At its open house earlier this week, the City of Thunder Bay's Community Economic Development Commission (CEDC) released its new Strategic Action Plan 2014-2017: Transitioning to Growth. While many of the themes connected to areas of the economy this region is commonly known for--most notably manufacturing and mining--new on the scene is the CEDC's commitment to supporting Regional Food and Local Agriculture.
And really, this makes a lot of sense. The local movement is booming in Ontario and across much of North America. Last November the provincial government passed the Local Food Act, which is intended to foster local food economies in Ontario, develop new markets for local food, and help increase awareness of local food in Ontario. The province also committed $30 million over 3 years to supporting local food projects--a grant fund that is now so oversubscribed by businesses and organizations looking for seed money for farmers' markets, food co-ops, food processing, among other things that the government has had to temporarily stop accepting applications.
A quick look at the numbers tells an impressive story of how important food and farming is to our economy and how it offers such a great opportunity for good economic development. Within Canada, the food and farming sector employs 1 in 8 people. In Ontario, food and farming competes with the auto industry as the largest contributor to GDP. Food and farming has also experienced a resurgence at the local level, as shown by the 2009 District of Thunder Bay Agricultural Impact Study. The number of farms in the District of Thunder Bay actually increased between 2001 and 2006 (from 238 to 375) which bucks a longer trend that's seen fewer farms over time. And the great news is that there's room to grow. In 1961, food was being grown on over 162,000 acres in the District of Thunder Bay, which is 100,000 acres more than what's in production today.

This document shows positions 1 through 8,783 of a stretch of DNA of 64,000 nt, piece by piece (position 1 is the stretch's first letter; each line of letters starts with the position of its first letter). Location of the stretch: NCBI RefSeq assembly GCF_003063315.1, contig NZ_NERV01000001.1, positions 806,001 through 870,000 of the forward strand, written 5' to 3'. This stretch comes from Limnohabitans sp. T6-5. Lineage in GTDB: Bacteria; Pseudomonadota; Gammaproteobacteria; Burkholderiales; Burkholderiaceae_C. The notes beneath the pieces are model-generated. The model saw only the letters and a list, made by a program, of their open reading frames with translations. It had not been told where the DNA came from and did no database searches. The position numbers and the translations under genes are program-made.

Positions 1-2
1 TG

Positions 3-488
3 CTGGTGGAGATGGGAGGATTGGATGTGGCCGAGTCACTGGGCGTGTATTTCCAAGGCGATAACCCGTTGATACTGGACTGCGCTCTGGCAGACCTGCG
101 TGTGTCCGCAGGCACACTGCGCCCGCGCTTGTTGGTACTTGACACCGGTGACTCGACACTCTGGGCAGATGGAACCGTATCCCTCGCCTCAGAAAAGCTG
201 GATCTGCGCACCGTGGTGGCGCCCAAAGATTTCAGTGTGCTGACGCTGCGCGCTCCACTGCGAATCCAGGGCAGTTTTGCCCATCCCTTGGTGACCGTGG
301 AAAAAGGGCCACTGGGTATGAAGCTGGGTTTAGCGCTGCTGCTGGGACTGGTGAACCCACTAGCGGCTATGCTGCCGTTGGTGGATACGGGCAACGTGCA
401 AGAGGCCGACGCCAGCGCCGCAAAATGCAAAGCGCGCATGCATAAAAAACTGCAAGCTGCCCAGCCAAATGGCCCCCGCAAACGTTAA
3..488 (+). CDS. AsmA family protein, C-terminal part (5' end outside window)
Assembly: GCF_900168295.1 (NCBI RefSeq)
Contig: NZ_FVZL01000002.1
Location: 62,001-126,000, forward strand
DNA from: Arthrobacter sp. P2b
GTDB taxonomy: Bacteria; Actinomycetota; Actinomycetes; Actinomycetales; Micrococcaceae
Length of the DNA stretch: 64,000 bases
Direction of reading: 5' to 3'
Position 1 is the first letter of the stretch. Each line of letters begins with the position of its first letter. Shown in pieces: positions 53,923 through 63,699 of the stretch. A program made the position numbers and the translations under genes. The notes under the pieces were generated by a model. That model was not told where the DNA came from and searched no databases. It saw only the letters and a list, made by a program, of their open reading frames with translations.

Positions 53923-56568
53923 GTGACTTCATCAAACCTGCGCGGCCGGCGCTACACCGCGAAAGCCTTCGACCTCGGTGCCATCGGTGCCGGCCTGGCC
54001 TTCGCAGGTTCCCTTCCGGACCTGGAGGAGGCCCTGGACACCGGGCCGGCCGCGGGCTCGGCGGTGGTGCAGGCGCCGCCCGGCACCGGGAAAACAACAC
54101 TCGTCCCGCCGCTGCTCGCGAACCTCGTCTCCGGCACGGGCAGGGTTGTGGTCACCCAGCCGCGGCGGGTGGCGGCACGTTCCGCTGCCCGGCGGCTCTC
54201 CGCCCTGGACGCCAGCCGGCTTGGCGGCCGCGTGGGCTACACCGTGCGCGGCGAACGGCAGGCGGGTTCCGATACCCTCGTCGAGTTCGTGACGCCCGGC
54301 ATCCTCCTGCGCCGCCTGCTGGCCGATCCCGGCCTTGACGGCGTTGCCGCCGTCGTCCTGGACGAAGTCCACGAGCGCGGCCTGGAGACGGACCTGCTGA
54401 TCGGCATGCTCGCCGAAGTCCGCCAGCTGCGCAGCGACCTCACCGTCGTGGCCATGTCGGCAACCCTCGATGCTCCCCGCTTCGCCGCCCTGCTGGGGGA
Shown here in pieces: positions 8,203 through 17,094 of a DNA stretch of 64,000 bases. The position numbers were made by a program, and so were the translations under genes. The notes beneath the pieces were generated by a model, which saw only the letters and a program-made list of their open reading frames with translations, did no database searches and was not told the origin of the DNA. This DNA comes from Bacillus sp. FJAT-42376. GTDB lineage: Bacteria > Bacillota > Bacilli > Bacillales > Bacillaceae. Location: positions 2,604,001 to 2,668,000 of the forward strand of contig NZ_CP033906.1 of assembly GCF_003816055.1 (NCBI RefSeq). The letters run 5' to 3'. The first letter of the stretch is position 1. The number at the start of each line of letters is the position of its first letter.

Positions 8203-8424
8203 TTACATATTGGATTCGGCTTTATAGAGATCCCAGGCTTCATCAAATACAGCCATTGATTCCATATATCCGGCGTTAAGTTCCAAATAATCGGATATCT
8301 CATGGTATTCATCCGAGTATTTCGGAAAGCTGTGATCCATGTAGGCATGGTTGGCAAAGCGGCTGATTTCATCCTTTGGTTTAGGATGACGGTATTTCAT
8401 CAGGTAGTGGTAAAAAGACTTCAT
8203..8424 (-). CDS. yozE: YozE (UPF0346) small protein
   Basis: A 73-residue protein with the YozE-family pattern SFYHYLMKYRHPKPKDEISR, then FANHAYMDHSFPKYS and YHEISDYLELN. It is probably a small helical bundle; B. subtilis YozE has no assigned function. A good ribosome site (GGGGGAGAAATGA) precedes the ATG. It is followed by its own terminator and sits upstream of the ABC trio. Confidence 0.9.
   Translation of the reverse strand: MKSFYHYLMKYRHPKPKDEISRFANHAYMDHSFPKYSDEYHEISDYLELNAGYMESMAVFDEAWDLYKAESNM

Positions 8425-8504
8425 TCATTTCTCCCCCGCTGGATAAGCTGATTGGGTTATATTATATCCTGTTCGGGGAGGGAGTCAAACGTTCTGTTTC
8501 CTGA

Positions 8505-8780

Growth in the food and farming sector also bodes well for the rest of the economy. Not only does this sector keep dollars in the local economy by employing people in agriculture and across the supply chain, but they also support jobs in related industries. According to a workforce multiplier study published in 2013, food production in the Thunder Bay District has an average workforce multiplier effect of 1.7. In other words, every 1,000 on-farm and food processing job supports an additional 700 jobs in related sectors.
So here's to you CEDC and may you be an asset to the local food movement going forward.